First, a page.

"Awesome" isn't a word that normally figures in my vocabulary. It's similar to other "trendy" terms that young people have historically adopted to express approval - from "fabulous"to "wicked" or "cool". However, I think that "awesome" is probably the best word I could pick to describe the building complexes that make up the historical park known as Angkor Wat in Cambodia. Quite astonishing.
I think of all the man hours involved in hewing all that stone and then transporting it along jungle tracks. Then the brilliantly well-organised assembling of huge buildings, then the intricate stone carving - miles and miles of it - all expertly done. Thousands and thousands of man hours spread across five centuries before Angkor Wat was regurgitated by the jungle and almost forgotten. And I think - why? Why do this? What was it all about? Clearly it was driven by all-consuming religious commitment married with the characteristic egotism of any civilisation's most powerful leaders.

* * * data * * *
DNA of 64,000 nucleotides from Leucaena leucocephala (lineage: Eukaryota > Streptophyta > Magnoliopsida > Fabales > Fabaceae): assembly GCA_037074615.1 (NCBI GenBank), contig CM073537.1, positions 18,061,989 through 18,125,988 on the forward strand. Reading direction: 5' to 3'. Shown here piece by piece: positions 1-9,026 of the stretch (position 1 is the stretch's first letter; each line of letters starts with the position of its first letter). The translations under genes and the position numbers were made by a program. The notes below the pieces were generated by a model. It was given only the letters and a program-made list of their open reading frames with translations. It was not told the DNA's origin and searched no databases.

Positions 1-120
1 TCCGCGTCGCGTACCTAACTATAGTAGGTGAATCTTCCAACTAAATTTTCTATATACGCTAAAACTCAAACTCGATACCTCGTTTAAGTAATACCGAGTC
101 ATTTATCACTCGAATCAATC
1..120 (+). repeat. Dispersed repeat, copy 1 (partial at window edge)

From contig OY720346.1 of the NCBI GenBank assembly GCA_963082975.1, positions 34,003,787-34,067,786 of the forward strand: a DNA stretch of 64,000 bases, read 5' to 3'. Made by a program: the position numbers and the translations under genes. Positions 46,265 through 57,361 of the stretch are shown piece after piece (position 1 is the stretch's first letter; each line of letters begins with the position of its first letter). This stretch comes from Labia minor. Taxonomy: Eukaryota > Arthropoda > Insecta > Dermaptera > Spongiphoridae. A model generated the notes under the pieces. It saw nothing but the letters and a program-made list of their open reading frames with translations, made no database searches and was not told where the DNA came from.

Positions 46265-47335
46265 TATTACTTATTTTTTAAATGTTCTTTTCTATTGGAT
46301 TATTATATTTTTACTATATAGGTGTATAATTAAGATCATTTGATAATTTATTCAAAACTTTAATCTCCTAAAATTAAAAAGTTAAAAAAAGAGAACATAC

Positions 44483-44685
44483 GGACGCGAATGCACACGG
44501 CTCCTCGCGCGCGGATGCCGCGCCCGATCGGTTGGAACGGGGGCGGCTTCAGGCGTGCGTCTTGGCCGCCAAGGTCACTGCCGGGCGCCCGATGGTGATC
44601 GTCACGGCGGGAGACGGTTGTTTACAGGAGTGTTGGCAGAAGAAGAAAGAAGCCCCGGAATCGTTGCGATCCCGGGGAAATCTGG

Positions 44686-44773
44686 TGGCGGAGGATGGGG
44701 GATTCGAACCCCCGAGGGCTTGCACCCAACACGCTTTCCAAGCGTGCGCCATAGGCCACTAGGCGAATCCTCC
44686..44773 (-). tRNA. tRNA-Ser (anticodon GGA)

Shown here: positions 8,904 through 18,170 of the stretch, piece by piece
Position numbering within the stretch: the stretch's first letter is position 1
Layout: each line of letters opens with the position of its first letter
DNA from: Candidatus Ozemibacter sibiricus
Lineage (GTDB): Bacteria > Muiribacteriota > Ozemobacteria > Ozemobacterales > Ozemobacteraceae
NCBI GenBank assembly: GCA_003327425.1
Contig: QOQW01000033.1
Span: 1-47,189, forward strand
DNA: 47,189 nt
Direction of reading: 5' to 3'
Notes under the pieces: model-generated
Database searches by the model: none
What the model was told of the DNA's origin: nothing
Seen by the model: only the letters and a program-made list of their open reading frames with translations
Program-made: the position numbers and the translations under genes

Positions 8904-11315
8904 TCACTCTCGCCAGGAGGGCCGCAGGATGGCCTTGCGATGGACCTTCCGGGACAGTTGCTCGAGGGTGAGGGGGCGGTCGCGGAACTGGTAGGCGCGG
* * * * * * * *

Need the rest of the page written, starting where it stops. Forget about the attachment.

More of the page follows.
For two days, I have ridden in the back of trusty Savuth's tuk-tuk, visiting over twenty ancient sites. I have seen so much and yet I almost think that I just scratched the surface as I picked my way over broken stones or dipped my head as I moved along endless corridors or scaled mighty temples shaped like some mythical Hindu mountain. Awesome indeed. I have already taken over three hundred photographs.
I'm writing this in the lobby of the lovely Angkor Spirit Palace Hotel on the southern edge of Siem Reap town - just twenty US dollars a night for a double room with breakfast. Such friendly, helpful staff and the other guests are okay too. After lounging in and by the pool for an hour, it's now raining cats and dogs but like yesterday. I expect that today's tropical downpour will be over almost as quickly as it began.